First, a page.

Ardler Road allotments, first in the alphabetic order of Reading Allotments, are the smallest allotment site in Reading. It is a wonder that they have survived, since their establishment in 1940. The site was offered by the Highways Committee; two pieces of land of 18 and 15 poles (1). They have all the accoutrements of a Reading allotment site – a sign, a locked gate (or two) and their own special character.

Ardler Road colour scheme

“CARD HOLDERS ONLY”. The first mention found of the issuing of cards was in April 1918, “..for production when called upon to show that he is the authorised cultivator of the plot indicated thereon.”(2). Allotment Holder’s Identification Cards are still issued by the council and Plot Holders are required to carry it on going to the allotment. The next month the committee decided that no children were to allowed on allotments unless accompanied by an adult and no dogs (3).

Green crops

Crops were thriving and the occupiers had their own preference on the colour scheme for allotment furniture.

Allotment no. 2

Allotment supply in Reading falls short of demand. Reading Borough Council publishes waiting list figures on a regular basis. The figures from the end of April for allotments managed by Reading Borough Council show a total waiting list of 749, analysed by allotment site (4).

Table 15.1 Number of applications on the Reading Borough Council allotments’ waiting list at 27 April 2012 (4).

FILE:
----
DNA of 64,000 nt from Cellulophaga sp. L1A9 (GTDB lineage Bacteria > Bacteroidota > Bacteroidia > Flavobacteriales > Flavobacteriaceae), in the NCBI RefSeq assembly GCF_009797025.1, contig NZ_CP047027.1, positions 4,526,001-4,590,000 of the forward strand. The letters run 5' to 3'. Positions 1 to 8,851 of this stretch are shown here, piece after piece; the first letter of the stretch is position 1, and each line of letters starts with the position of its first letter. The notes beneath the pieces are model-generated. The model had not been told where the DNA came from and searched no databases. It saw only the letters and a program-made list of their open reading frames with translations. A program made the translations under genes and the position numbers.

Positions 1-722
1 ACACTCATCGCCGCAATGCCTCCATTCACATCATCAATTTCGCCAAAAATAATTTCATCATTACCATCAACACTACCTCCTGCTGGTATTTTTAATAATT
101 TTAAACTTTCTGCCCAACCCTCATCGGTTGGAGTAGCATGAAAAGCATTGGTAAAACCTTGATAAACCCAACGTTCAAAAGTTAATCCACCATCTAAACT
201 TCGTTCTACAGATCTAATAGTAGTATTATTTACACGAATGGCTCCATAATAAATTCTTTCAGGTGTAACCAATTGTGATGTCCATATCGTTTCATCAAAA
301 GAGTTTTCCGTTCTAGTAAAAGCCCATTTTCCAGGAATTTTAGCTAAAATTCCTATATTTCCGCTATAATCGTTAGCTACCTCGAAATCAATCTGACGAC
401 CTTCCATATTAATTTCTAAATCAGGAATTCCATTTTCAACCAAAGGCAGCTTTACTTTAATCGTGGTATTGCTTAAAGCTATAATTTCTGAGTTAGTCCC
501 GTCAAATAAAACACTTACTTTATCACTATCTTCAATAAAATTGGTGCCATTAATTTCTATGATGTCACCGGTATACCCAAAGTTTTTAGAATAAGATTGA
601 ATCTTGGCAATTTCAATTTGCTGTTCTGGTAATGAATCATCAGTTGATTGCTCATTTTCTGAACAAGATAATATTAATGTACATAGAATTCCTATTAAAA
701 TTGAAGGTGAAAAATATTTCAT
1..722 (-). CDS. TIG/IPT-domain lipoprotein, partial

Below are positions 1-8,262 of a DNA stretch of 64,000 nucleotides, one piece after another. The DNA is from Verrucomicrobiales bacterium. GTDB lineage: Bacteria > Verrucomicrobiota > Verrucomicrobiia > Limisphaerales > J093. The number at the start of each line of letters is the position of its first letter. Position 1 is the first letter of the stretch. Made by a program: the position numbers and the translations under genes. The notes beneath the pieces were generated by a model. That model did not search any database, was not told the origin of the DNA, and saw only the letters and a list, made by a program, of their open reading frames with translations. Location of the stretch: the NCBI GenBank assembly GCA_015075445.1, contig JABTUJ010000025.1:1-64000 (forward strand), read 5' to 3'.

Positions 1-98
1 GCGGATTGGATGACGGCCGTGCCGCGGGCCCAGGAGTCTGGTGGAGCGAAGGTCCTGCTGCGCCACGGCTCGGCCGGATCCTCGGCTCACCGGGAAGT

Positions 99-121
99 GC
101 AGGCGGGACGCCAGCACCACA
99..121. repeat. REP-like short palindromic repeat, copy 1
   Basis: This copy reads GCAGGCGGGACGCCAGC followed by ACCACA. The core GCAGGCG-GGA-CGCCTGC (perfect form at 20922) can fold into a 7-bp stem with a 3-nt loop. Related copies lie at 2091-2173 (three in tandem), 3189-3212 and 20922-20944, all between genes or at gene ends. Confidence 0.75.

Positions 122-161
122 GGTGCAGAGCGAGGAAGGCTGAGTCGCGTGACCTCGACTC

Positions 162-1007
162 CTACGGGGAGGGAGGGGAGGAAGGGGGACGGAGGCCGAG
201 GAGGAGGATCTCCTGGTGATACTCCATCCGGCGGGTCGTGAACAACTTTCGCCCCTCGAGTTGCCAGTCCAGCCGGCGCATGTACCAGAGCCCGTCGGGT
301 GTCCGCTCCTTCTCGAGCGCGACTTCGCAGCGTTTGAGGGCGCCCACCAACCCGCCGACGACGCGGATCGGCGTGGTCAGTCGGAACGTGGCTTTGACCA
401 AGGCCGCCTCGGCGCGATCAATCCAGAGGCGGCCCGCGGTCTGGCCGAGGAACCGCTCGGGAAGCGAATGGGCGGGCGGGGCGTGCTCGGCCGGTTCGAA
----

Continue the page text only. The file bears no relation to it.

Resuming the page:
Representing this data graphically gives the following picture.

Graph 15.1 Numbers of applications on the Reading Borough Council allotments waiting list at 27 April 2012 (4).

 

Ardler Road has a waiting list of 31. The shortest waiting list was 5 at Lower Southcote and the longest waiting list was 89 at Henley Road. To make sense of these statistics it is useful to compare the waiting list with the number of plots on each site The number of plots on each site is based on adjusted 2008 data and so is not contemporaneous with the timing of the waiting list, but is sufficiently comparable to indicate the approximate position (5). There are three ways of looking at the number of plots. The first is the actual number of plots on the site (let and vacant) and the second two are the theoretical number of plots represented as either “full plot equivalent” (a plot of 10 rods or 250 sq.m. being a full plot) or as “half plot equivalent” (a plot of 5 rods or 125 sq.m.) Reading Borough Council’s current policy is to let most allotments as half plots either when creating new allotments or as and when full plots are given up by their tenants.